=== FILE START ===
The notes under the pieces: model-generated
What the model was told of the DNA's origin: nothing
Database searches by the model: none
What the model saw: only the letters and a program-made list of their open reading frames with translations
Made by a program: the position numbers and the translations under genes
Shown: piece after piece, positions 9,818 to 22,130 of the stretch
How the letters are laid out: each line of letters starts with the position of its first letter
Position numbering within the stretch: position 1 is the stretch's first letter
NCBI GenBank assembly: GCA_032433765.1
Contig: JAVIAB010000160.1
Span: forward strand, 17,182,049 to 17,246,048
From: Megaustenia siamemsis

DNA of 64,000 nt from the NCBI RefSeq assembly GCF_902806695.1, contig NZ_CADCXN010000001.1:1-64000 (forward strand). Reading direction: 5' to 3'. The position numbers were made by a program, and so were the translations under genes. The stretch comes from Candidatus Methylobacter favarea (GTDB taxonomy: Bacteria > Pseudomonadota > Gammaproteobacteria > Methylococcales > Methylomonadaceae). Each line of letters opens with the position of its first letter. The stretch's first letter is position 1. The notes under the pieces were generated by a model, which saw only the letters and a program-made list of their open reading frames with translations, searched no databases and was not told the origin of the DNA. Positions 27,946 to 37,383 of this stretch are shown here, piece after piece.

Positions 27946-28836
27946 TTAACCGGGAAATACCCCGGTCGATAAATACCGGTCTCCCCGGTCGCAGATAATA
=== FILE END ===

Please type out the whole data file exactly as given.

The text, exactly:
The notes under the pieces: model-generated
What the model was told of the DNA's origin: nothing
Database searches by the model: none
What the model saw: only the letters and a program-made list of their open reading frames with translations
Made by a program: the position numbers and the translations under genes
Shown: piece after piece, positions 9,818 to 22,130 of the stretch
How the letters are laid out: each line of letters starts with the position of its first letter
Position numbering within the stretch: position 1 is the stretch's first letter
NCBI GenBank assembly: GCA_032433765.1
Contig: JAVIAB010000160.1
Span: forward strand, 17,182,049 to 17,246,048
From: Megaustenia siamemsis

DNA of 64,000 nt from the NCBI RefSeq assembly GCF_902806695.1, contig NZ_CADCXN010000001.1:1-64000 (forward strand). Reading direction: 5' to 3'. The position numbers were made by a program, and so were the translations under genes. The stretch comes from Candidatus Methylobacter favarea (GTDB taxonomy: Bacteria > Pseudomonadota > Gammaproteobacteria > Methylococcales > Methylomonadaceae). Each line of letters opens with the position of its first letter. The stretch's first letter is position 1. The notes under the pieces were generated by a model, which saw only the letters and a program-made list of their open reading frames with translations, searched no databases and was not told the origin of the DNA. Positions 27,946 to 37,383 of this stretch are shown here, piece after piece.

Positions 27946-28836
27946 TTAACCGGGAAATACCCCGGTCGATAAATACCGGTCTCCCCGGTCGCAGATAATA